Shelf Awareness for Tuesday, January 17, 2006


Scholastic Press: Beastly Beauty by Jennifer Donnelly

St. Martin's Essentials: Build Like a Woman: The Blueprint for Creating a Business and Life You Love by Kathleen Griffith

Margaret Ferguson Books: Not a Smiley Guy by Polly Horvath, Illustrated by Boris Kulikov

Bramble: Pen Pal Special Edition by J.T. Geissinger

Sourcebooks Landmark: Long After We Are Gone by Terah Shelton Harris

Soho Crime: Broiler by Eli Cranor

Berkley Books: We Love the Nightlife by Rachel Koller Croft

News

Notes: Stephen King Calling; Brokeback Mountain Sweep

Today's Wall Street Journal dials into the major marketing campaign for Stephen King's Cell (see below), which appears next week. Tomorrow publisher Scribner plans to send 100,000 text messages about the book to "a specific demographic group--18 to 54 years old, 55% male--that is seen as likely buyers of the group." That group will be invited to join the Stephen King VIP Club online; fans can also buy ring tones featuring King saying such things as "Beware. The next call you take may be your last," and "It's okay. It's a normie calling."

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Although this year they clearly favored smaller, independent movies, the Golden Globes are considered a harbinger of the Oscars. Last night many award winners were movies based on books, most notably Brokeback Mountain, which won best dramatic film, best director, best screenplay and best song. In addition, Philip Seymour Hoffman won best actor in a dramatic role for Capote; George Clooney won best supporting actor in a dramatic role for Syriana; and Rachel Weisz won best supporting actress for The Constant Gardener.

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Here's another Barnes & Noble milestone. After closing its first superstore--which opened in 1990 in Roseville, Minn.--at the end of last year (Shelf Awareness, December 5), the company is now closing the first store it opened outside the New York City area.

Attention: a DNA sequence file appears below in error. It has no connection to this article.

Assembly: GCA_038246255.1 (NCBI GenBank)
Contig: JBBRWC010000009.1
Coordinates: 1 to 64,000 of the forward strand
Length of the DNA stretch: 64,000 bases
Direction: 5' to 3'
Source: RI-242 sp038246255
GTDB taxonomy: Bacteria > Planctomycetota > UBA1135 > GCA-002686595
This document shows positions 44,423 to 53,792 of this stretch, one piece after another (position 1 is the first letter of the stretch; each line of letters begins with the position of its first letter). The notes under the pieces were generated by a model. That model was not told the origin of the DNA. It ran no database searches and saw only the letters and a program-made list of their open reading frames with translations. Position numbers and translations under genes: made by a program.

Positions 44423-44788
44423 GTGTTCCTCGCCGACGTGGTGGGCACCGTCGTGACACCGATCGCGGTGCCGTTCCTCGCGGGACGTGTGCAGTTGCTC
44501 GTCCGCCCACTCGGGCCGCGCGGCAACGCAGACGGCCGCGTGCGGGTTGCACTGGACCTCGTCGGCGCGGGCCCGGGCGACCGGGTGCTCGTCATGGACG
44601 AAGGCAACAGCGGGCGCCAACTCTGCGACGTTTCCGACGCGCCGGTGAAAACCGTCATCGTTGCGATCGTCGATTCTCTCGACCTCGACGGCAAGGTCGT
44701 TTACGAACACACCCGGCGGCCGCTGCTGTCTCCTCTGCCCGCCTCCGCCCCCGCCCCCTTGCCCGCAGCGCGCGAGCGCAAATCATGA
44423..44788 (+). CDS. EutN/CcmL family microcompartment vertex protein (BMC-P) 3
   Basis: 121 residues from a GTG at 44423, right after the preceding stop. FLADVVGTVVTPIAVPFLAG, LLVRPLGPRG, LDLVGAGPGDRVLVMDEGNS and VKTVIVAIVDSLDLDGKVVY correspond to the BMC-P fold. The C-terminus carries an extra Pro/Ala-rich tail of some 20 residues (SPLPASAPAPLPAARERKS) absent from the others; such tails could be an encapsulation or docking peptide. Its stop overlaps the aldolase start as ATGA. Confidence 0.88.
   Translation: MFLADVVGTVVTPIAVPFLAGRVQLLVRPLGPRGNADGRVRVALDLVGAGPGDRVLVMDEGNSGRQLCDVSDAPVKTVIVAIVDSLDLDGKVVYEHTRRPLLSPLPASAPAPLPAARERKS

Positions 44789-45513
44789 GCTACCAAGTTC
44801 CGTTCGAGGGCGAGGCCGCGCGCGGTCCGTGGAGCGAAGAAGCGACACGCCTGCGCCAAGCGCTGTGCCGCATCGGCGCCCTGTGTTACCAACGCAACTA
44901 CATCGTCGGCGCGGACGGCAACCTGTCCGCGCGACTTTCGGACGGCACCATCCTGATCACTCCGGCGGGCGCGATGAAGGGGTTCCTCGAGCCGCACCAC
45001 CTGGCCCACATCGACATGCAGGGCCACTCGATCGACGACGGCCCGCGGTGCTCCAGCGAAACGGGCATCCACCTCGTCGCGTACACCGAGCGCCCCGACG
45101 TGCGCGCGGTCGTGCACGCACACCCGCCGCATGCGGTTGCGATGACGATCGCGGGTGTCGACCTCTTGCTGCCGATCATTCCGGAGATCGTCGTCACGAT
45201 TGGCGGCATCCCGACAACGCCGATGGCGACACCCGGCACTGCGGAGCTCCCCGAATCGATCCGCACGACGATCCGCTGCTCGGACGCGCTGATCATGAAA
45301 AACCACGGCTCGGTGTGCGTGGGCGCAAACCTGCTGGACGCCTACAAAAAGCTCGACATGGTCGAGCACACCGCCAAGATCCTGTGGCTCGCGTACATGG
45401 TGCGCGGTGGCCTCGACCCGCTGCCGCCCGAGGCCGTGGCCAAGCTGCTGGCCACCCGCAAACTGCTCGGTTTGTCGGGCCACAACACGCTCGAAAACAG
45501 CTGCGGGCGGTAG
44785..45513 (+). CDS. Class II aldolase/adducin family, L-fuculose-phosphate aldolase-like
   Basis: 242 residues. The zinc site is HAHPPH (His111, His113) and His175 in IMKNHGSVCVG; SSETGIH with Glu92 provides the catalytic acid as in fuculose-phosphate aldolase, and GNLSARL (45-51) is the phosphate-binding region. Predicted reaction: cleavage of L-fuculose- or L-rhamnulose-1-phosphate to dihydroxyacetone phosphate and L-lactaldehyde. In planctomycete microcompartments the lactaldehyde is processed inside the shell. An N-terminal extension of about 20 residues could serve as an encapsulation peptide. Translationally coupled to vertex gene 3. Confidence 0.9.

According to the Boston Herald, B&N will shut its 30-year-old store in Downtown Crossing in June, when the lease is up. B&N said it is looking at other locations in the area.

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The New York Times checked out the Bronx Library Center, which opens today and replaces the Fordham Library Center, the New York Public Library's main library in the Bronx, and aims to serve the borough's diverse population. The $50 million library is state of the art and includes such innovations as wi-fi throughout the building and laptops that patrons can borrow while in the Center. Flatscreen TVs and "zippers" will announce events and programs. The building includes an auditorium, gallery area and a Latin and Puerto Rican Cultural Collection, among many other things.

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Winners of other awards have won places on the short list for the National Book Critics Circle annual awards. Among them: National Book Award winners Joan Didion for The Year of Magical Thinking and William Vollmann for Europe Central; Orange Prize winner Kazuo Ishiguro for Never Let Me Go; and Whitbread winner Andrea Levy for Small Island. Most notably, the NBCC nominated Orhan Pamuk for his memoir, Istanbul. Pamuk is now on trial in his native Turkey for remarks about the country's treatment of Armenians and Kurds.

For the full list, go to the Cleveland Plain Dealer's version of the AP story.

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In Sunday's Observer, Robert McCrum cast a nervous eye on electronic future. A key point: "The future might already be here. Microchips have transformed the music business (iTunes) and film and TV (DVDs). 'It's only a matter of time,' says Paul Carr, editor in chief of web-to-print publishing house the Friday Project, 'before this same type of functionality comes to the book world. The moment someone invents a portable electronic reader that looks [and reads] like paper and that allows books to be downloaded on to it, there will be an explosion of e-books.' "


University of California Press: May Contain Lies: How Stories, Statistics, and Studies Exploit Our Biases--And What We Can Do about It by Alex Edmans


Census Bureau: Bookstore Sales Inch Up in November

November bookstore sales rose 2% to $1.065 from $1.044 billion in the same period in 2004, according to preliminary estimates from the Census Bureau. This marked only the fourth month in which sales last year rose over sales in the same month a year earlier. (By comparison, as noted here on Friday, the AAP estimated that sales in November rose 0.6% to $979.4 million over November 2004.)

In other positive news, the Census Bureau raised its figure for sales in October from the preliminary estimate $979 million to $988 million.

For 2005 through November, bookstore sales were $13.833 billion, down 2.1% from $14.335 billion in the first 11 months of 2004. Throughout the latter part of the year, the gap between 2005 and 2004's sales has been lessening.

Total retail sales in November rose 6.7% to $319.588 billion.